It's no secret that the economic slowdown is hurting the revenues of state governments. What's gone almost unnoticed is how states are trying to make up the shortfall.
"The combined average [state and local sales] tax rate rose 26 percent last year," said Diana DiBello, of Vertex Inc., a Pennsylvania tax software company. "That is almost as much as in the previous nine years."
The average sales tax rate imposed by states, counties and cities in the United States was 8.534 percent last year.
As unfunded and underfunded federal mandates continue to pile up, bumping up sales tax rates appears to be the most painless way to generate more state revenue.
"Most states find it easy to raise the sales tax rate by 0.25 percent," said Diane Yetter of the Sales Tax Institute, a division of Chicago-based Yetter Consulting Services Inc. "When you raise the sales tax by 0.25 percent, we pay in pennies. But if you raise the income tax, everybody sees that in their paycheck and it's a chunk."
On March 1, Arkansas' state sales tax jumped to 6 percent from 5.125 percent.
Last year, Idaho, Ohio and Vermont raised state sales tax rates by 1 percentage point.
New York raised its rate by 0.25 of a point. A total of 412 municipalities raised their rates by varying amounts.
Here's what you should know about the sales tax:
It's a key moneymaker.
"It's the primary source of revenue for most states," said Chad Davis, director of government relations for the National Retail Federation. "About the lowest [percentage of state revenue] it contributes is 20 percent, and for some states it is more than half."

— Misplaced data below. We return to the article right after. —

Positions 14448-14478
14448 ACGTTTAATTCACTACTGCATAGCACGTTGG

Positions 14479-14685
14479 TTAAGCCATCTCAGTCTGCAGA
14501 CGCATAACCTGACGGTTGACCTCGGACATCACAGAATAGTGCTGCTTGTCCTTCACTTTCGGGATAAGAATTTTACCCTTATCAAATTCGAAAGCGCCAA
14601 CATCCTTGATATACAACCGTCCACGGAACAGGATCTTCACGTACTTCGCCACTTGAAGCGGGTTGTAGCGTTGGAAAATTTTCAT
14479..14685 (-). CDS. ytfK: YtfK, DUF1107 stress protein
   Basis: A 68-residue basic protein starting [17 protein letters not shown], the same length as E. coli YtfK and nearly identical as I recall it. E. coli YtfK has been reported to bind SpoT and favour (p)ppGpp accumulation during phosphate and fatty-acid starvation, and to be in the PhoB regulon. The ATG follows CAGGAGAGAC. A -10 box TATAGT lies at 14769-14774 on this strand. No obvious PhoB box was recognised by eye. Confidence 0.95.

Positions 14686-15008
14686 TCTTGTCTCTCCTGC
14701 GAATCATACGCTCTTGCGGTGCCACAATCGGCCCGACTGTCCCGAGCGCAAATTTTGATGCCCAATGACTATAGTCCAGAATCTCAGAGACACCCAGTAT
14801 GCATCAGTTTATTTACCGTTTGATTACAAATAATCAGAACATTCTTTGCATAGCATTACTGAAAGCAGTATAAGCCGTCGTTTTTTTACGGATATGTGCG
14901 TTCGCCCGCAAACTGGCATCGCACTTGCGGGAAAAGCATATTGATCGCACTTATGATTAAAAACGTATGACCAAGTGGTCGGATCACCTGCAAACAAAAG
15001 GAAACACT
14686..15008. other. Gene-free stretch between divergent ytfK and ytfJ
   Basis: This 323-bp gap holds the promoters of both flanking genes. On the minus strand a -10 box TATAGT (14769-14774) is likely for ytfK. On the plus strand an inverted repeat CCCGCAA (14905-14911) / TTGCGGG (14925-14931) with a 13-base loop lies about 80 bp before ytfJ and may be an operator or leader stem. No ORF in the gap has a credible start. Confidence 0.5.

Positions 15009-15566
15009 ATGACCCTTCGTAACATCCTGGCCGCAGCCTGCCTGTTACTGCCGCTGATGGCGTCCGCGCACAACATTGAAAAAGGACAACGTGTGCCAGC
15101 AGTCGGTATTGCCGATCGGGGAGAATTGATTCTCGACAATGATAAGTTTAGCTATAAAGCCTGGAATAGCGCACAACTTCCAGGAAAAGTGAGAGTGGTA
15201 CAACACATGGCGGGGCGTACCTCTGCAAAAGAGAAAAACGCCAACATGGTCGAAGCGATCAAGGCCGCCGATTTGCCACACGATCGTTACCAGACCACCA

Florida and Washington each reaped roughly 60 percent of 2002 state revenue from sales taxes, according to the Federation of Tax Administrators.
Neither state levies an individual income tax, typically the second-largest revenue generator.
The average state rate in 2003 was 5.326 percent, up less than 0.1 of a point from 2002.
A few states don't have one.
Delaware, Alaska, Montana, New Hampshire and Oregon don't impose a sales tax. But that doesn't mean municipalities in those states don't love the tax.
For example, Wrangell, Alaska, has the highest city sales tax rate in the country at 7 percent.
Colorado has the second-lowest state sales tax at 2.9 percent, while Mississippi, Rhode Island and Tennessee have the highest at 7 percent.
Arab, Ala., has the distinction of having the highest official combined sales tax at 11 percent, but officials in the town of 7,500 said no one actually is charged that rate. Arab residents pay 8 percent in sales taxes - 4 percent levied by Alabama and 4 percent in city sales tax.
If any businesses are established on the 20 acres of farmland in Cullman County that the city annexed years ago, they would have to collect an additional 3 percent county sales tax, putting the total at 11 percent.
Confusion at the checkout.
Some states exempt staple foods and basic clothing from sales tax, but there's no consistency in the exemptions overall.
Retailers have been pushing for adoption of a streamlined sales tax - official rules that will enable businesses to uniformly categorize products and thus determine what type of sales tax to impose.
"We ask that a belt be either clothing or an accessory - [the classification] can change its tax rate," the Retail Federation's Davis said. "The states need to look at each item and know which category it goes in."
"That's a big controversy," said Yetter of the Sales Tax Institute. "What is food? In some places, marshmallows are food while mini-marshmallows are candy."
No salvation by Internet.
Online retailers are required to collect sales taxes in states where they have a physical presence. However, some companies collect regardless of their locations.
If you did not pay sales tax on an Internet or catalog purchase, then you are supposed to pay a use tax through your state income tax return. But there is little or no enforcement, and many buyers just let it slide.
Lorene Yue is a Your Money staff writer.